Manual DNA computer that detects water pollution

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Manual DNA computer that detects water pollution
Manual DNA computer that detects water pollution

Illinois: There are many filters around the world that identify contaminated water, but now a very interesting water sensor based on real DNA has been created, but it expresses pollution in computer language.

Julius Lux of Northwestern University in Illinois has developed a bio-computer sensor that works from DNA, which is very low cost and simple. On the one hand, it is a simple sensor that shows water pollution, on the other hand, it will also advance the development of biological computers.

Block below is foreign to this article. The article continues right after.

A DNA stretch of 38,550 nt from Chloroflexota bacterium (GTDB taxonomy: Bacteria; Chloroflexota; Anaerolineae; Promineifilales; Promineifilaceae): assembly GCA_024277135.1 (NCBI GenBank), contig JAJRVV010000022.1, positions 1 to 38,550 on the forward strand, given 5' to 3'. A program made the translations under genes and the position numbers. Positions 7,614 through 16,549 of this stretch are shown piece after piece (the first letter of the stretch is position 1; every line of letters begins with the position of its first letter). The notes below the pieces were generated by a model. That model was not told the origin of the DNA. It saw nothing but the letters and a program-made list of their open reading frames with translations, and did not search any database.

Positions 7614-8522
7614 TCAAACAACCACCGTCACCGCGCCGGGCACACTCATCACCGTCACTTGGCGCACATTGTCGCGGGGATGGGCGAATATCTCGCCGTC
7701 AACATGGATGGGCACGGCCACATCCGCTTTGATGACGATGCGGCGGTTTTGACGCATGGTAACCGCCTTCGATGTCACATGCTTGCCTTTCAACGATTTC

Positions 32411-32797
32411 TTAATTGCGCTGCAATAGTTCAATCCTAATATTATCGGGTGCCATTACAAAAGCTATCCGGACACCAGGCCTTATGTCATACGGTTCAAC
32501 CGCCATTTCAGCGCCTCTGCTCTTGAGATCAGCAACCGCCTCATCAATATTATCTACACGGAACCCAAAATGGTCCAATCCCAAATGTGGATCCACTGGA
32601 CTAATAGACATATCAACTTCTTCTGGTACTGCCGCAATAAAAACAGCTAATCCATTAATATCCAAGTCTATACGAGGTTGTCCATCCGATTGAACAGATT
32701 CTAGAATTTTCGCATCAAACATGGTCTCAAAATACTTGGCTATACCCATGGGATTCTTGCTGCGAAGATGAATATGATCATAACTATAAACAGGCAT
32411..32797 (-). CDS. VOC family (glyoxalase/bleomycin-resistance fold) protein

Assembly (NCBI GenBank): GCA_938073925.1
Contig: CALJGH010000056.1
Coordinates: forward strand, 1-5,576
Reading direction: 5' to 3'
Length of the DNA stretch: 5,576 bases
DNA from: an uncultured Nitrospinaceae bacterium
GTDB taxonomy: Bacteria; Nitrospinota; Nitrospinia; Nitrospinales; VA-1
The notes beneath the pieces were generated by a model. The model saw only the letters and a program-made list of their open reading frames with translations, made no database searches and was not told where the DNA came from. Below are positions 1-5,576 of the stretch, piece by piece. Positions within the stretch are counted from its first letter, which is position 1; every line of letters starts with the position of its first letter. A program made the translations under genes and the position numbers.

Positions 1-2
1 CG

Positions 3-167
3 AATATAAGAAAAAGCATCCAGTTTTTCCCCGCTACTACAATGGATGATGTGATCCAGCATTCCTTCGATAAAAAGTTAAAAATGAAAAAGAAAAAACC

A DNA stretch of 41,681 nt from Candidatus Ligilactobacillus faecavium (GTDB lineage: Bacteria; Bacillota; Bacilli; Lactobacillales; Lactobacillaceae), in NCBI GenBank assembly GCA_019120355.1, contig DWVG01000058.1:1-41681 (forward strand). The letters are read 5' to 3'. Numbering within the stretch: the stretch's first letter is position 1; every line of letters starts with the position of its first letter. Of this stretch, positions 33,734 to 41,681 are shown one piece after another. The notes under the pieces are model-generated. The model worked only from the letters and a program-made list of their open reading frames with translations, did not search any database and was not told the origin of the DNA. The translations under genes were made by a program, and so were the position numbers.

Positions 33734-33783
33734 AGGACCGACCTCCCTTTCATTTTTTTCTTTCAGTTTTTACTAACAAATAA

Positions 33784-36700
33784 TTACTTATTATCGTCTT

Just one drop of water can detect this contamination. It contains the DNA of a modified protein that emits light molecules in the presence of contaminated alchemy components. In this way, one can only guess how dirty the water sample is.

An unsuccessful attempt was made to add live bacteria to the first filter. But even its engineering did not help because it was very difficult to keep the bacteria active. This was followed by a study of synthetic (synthetic) organisms.

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